Disillusionment leads to depression, anger and violence. It also leads to self-medication to ease the emotional pain or fill the vacuum. This is one of the reasons we now have an epidemic of alcohol and substance abuse. It may also explain the growing incidence of youth violence.

But the results are not only personal and individual they are social and global. Rampant consumerism leads us deeper and deeper into the environmental crisis and accelerated climate change – it is simply unsustainable.

Modern progress has reached a critical point where it is now eating itself, destroying its own achievements; it has turned into social regress.

While we are one of the wealthiest countries in the world with one of the most sophisticated health systems – Diabetes is skyrocketing, juvenile dental health is declining, one in four children have a mental health problem and Beyond Blue tell us that one in five adults suffer depression.

What is required is an alternative Christian Community that models a different lifestyle, one that says no to hyper reality and lives differently. A community that lives simply but joyfully, that is temperate and restrained but generous, disciplined but gracious.

The media Juggernaut is now the shaper of values and meaning for most Western people. It is in the process of overpowering the other two traditional shapers of our culture – the family and religious belief. Even the democratic political process is now captive to this monster.

I begin at this point to emphasise the size and seriousness of the challenge before us.

But this year we have celebrated the 200th Anniversary of an event that can give us great hope – the abolition of the slave trade in British Territories in 1807. A campaign by English Christians led through the British Parliament by William Wilberforce. This is an outstanding model of Christian mission and the transformation of culture.

It was a long campaign. It took them 18 years to get the abolition Bill passed and another 26 years to get all the slaves freed – 44 years! But they persisted.

Why was it such a struggle? It was a long struggle because of the social, economic and political climate of the times. The English upper classes were terrified of a French Revolution on English soil. The parliament was distracted by other issues. England was constantly at war with France and their American colonies. England’s growing wealth was tied to the colonies and the Slave Trade. The British Navy depended on recruiting merchant ships at times of war and the Slave Trade encouraged the building up of the merchant fleet. One of Wilberforce’s most bitter opponents was the national naval hero Lord Nelson! Britain’s leaders were fearful of any social reform at this time.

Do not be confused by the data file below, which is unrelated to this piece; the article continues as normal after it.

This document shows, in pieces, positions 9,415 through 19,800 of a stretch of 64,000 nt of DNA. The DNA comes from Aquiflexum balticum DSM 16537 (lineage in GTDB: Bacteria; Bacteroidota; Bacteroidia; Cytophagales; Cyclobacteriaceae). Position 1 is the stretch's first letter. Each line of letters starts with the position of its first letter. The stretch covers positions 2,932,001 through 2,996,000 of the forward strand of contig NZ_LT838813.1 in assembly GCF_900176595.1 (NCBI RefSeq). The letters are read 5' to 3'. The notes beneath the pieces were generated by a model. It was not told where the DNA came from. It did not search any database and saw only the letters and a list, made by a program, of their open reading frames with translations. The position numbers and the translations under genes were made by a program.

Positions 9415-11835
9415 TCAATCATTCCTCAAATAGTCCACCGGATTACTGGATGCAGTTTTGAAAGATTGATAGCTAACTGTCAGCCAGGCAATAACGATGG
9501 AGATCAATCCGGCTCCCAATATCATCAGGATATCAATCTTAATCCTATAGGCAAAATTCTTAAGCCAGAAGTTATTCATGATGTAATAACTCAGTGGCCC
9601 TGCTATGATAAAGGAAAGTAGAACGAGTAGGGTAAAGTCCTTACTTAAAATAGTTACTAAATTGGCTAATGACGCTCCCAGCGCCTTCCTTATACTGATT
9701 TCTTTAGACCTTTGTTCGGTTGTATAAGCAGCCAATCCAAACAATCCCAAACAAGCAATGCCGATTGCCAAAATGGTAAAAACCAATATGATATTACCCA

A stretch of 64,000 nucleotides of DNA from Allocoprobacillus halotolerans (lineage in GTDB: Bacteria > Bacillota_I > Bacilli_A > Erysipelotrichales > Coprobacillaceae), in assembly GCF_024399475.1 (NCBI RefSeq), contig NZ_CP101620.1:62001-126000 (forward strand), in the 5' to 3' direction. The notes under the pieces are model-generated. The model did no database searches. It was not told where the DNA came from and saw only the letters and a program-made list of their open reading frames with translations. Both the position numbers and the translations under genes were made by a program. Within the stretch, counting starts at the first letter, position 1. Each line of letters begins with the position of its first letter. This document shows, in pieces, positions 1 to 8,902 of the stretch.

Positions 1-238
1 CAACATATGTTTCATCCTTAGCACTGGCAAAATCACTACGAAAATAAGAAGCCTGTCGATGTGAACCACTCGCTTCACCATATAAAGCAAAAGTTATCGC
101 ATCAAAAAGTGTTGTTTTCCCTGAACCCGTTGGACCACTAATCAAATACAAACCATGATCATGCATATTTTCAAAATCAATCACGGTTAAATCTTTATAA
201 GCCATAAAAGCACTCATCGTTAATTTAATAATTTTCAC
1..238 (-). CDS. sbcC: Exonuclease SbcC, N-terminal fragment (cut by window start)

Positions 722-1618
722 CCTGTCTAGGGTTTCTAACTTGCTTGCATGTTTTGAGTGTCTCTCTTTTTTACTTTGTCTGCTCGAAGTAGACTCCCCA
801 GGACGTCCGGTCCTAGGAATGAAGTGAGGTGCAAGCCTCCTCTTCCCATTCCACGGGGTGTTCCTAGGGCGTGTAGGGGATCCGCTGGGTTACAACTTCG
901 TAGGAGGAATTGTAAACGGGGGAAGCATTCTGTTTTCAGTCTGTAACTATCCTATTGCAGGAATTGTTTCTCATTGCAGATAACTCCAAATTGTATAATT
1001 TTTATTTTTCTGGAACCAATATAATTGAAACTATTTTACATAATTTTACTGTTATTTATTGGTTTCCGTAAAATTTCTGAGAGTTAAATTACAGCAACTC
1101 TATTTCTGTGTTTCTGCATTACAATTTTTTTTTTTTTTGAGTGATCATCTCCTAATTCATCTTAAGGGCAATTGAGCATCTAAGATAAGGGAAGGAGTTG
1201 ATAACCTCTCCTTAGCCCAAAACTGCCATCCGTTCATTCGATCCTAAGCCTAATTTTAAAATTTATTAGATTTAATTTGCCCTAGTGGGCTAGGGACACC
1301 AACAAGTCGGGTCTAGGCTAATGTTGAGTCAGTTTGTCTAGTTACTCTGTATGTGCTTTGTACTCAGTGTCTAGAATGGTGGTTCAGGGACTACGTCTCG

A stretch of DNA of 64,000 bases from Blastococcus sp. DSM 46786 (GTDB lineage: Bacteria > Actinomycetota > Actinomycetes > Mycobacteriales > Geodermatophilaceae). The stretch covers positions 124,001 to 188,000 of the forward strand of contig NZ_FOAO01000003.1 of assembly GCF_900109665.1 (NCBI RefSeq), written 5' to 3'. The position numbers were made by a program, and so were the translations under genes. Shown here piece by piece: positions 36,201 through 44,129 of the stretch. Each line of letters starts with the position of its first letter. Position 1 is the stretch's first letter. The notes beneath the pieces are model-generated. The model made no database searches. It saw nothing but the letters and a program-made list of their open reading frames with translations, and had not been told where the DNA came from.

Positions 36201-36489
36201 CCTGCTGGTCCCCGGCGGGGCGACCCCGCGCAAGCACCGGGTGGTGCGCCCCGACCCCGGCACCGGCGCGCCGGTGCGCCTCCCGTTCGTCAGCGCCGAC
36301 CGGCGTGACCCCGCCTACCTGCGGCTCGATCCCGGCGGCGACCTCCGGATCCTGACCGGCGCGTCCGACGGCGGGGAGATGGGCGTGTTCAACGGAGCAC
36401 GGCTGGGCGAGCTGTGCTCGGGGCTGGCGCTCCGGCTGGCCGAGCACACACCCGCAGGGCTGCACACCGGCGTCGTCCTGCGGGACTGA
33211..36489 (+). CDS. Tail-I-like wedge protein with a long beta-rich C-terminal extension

I mention this to encourage us because we also face a social climate that is not conducive to our values and we can easily be discouraged. But they did it and so can we!

Their campaign methods are instructive and a model for ‘faith based activism’. They mounted a media and petition blitz to coincide with Wilberforce’s Parliamentary Bills. (10% of the English population signed the Petition!) They assembled damning evidence of the barbaric nature of the trade. They developed a logo of an African man in chains with the words “Am I not a man and a brother?” The famous potter, Wedgwood, even mass-produced it as a pottery plaque! They produced books, posters, they held rallies, they wrote to MP’s. They created a national organization and a huge grass roots movement. John Coffey comments: “There were even boycotts on consumer goods, as up to 400,000 Britons stopped buying the rum and sugar that came from the slave plantations”. The churches were mobilized and “hundred’s of Methodists … signed a petition against the slave trade in the Chapel at the Communion Table of the Lord’s Day.” (3)

The abolitionists were profoundly influenced by the radical New Testament teaching on relationships.

A fascinating example of this is found in Paul’s letter to Philemon. It was written to accompany a runaway slave, Onesimus, as Paul returned him to his owner, Philemon. It appears that both had been converted to Christ through Paul’s ministry. Paul’s appeal begins as a very personal and emotional one (v8-13) but ends with a radical theological idea. He calls on Philemon to receive Onesimus back “no longer as a slave but… as a beloved brother… both in the flesh and in the Lord” and as “a partner” (v15-17). In other words as a blood brother, as a brother in Christ and as an equal partner, like Paul, in their common enterprise – the Gospel! This is a radical request to a Roman slave owner.